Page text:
Finally, placing confirmation at a later age has created a catechetical environment that uses Confirmation as an incentive to keep children active in the parish catechetical program. While it is important to keep children engaged, rather than providing a dynamic program, it becomes too easy to simply use the sacrament primarily as a means to ensure participation at parish events.10 This creates the wrong attitude toward the sacrament, which is seen as a “hoop to jump through” and often as a graduation ceremony. Confirmation preparation is also being used as a last attempt to fill all of the catechetical gaps that have not been addressed during previous years (either because there has been no participation since first communion or because the program itself has been ineffective). This gives Confirmation programs a lack of focus without sustained catechetical treatment of the Holy Spirit, the actual sacrament of Confirmation, and the gifts of the Holy Spirit (all of which are normally treated in passing). Confirmation preparation attempts to accomplish too many things, if not everything, while it should be more of a focused time of catechetical and spiritual formation oriented toward coming to know the Holy Spirit and how to be docile to Him.

Conclusion
Restoring the order of the sacraments of initiation can serve as an opportunity for a twofold renewal in catechesis. First, it will restore the proper spiritual dynamism intrinsic to the sacraments themselves: Confirmation completes Baptism and both of them point toward the Eucharist as their consummation. Secondly, it can provide an opportunity for a renewal of Confirmation programs. The Catechism speaks of the proper focus needed for these programs:

“Preparation for Confirmation should aim at leading the Christian toward a more intimate union with Christ and a more lively familiarity with the Holy Spirit – his actions, his gifts, and his biddings – in order to be more capable of assuming the apostolic responsibilities of Christian life.”11 Rather than exclusively focusing on general content, Confirmation preparation needs to make possible the formation of a deeper relationship with Christ and also especially with the Holy Spirit. It needs greater focus, expounding in much greater depth on the realities associated with Confirmation, and must create opportunities for moral and spiritual growth to complement what is learned.

Certainly this process will present certain challenges for parishes. Catechetical programs will have to reevaluate their structure and focus more on Christian discipleship: living out the sacraments of initiation within the life of the community. They must serve as a means of learning how to live the Christian life. This is a great opportunity for the reinvigoration of catechesis. Rather than keeping children within the catechumenate for a long period of time (basically keeping children in a prolonged stage of incompletion), catechetical programs should rather take their bearings from the mystagogical stage of catechesis, deepening the understanding and expression of what has been received. If parishes can effectively overcome the obstacle of reorganization, restored order Confirmation may be an important part of catechetical renewal, bringing about a ressourcement of the way this Sacrament is conferred and hopefully also in the way in which it is received.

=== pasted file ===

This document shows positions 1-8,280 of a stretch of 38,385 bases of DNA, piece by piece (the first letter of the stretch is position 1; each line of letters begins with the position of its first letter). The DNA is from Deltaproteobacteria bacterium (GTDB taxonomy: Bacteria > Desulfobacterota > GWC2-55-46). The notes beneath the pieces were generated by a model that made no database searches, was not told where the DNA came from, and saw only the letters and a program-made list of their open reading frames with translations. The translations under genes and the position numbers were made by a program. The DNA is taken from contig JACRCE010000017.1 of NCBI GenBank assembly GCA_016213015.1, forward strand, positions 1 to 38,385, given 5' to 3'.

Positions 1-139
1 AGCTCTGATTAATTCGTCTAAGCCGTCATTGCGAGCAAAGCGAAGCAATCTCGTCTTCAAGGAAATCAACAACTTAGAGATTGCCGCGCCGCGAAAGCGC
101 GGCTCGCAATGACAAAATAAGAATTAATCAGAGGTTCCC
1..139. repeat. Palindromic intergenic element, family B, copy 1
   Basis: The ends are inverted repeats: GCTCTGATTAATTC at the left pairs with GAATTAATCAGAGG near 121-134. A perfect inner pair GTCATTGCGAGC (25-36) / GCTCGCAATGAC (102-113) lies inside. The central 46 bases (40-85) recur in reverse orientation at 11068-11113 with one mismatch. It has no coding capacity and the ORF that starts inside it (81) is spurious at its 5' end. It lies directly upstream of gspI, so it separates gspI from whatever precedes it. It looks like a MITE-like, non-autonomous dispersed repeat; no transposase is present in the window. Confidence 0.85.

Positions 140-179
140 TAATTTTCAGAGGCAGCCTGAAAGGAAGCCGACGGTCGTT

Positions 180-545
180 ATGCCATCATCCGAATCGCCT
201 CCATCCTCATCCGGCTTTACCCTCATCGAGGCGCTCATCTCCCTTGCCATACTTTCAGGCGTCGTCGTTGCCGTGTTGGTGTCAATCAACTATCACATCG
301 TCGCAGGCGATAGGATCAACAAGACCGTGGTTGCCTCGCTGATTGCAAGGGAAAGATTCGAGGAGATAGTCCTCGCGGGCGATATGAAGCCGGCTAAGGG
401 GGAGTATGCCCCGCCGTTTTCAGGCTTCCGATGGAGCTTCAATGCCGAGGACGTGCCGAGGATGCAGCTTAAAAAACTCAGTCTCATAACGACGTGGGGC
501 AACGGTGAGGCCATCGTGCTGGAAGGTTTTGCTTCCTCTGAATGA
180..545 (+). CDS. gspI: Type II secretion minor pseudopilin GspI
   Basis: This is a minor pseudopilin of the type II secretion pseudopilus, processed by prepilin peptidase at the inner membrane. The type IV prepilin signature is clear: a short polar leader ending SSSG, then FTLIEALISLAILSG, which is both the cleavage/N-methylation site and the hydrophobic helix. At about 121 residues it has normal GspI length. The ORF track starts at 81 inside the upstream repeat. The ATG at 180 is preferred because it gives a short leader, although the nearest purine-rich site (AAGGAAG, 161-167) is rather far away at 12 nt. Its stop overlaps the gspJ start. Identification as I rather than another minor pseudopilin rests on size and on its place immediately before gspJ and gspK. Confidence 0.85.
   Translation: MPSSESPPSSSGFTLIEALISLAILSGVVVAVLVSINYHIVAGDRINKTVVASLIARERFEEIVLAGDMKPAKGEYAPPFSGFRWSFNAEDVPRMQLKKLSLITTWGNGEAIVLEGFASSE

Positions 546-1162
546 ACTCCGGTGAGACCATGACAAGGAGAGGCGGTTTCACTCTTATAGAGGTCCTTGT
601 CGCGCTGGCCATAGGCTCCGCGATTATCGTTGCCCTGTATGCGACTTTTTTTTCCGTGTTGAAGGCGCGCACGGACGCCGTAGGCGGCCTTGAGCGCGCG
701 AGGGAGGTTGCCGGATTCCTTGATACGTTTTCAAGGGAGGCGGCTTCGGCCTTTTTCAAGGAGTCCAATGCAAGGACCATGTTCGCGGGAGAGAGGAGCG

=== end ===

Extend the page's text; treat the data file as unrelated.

R. Jared Staudt, Ph.D. is Coordinator of the Catholic Studies Program at the University of Mary in Bismarck, ND. He earned his BA and MA in Catholic Studies at the University of St. Thomas in St. Paul, MN and his PhD in Systematic Theology from Ave Maria University in Florida. Staudt served as a Director of Religious Education in two parishes, taught at the Augustine Institute in Denver for five years, and served as co-editor of the theological journal Nova el Vetera. His main interests are on the relation of faith and culture and the theology of St. Thomas Aquinas. He and his wife Anne have five children and he is a Benedictine oblate.

 

Notes

  1. 1.) C.f. Sacrosanctum Concilium, 64.
  2. 2.) For the history of how Confirmation gradually separated from Baptism and First Holy Communion, see .J.D.C. Fisher, Confirmation Then and Now (Chicago/Mundelein, Illinois: Hillenbrand Books, 2005).
  3. 3.) David Kerr, ”Bishop Aquila Receives Pope’s Praise for Reordering Sacraments,” Catholic News Agency, March 8, 2012. See also Archbishop Aquila’s excellent explanation of restored order confirmation in his pastoral letter, Send Forth Your Spirit (August 15, 2002).
  4. 4.) CCC, 1324, quoting Lumen Gentium, II.
  5. 5.) CCC, 1285.
  6. 6.) Summa Theologiae (ST), 111, q. 73, a. 3.
  7. 7.) CCC, 1308, quoting Summa Theologiae, III, q. 72, a. 8, ad 2. Examples of childhood holiness, even before the age of discretion, have been given to us by God in great numbers, affirming Aquinas’ assertion. Ellen Organ (Little Nellie of Holy God) is one example. She died in 1908 at the age of 5. She received permission to receive the Holy Eucharist from her bishop, which in part inspired Pope Pius X to lower the age for first Holy Communion.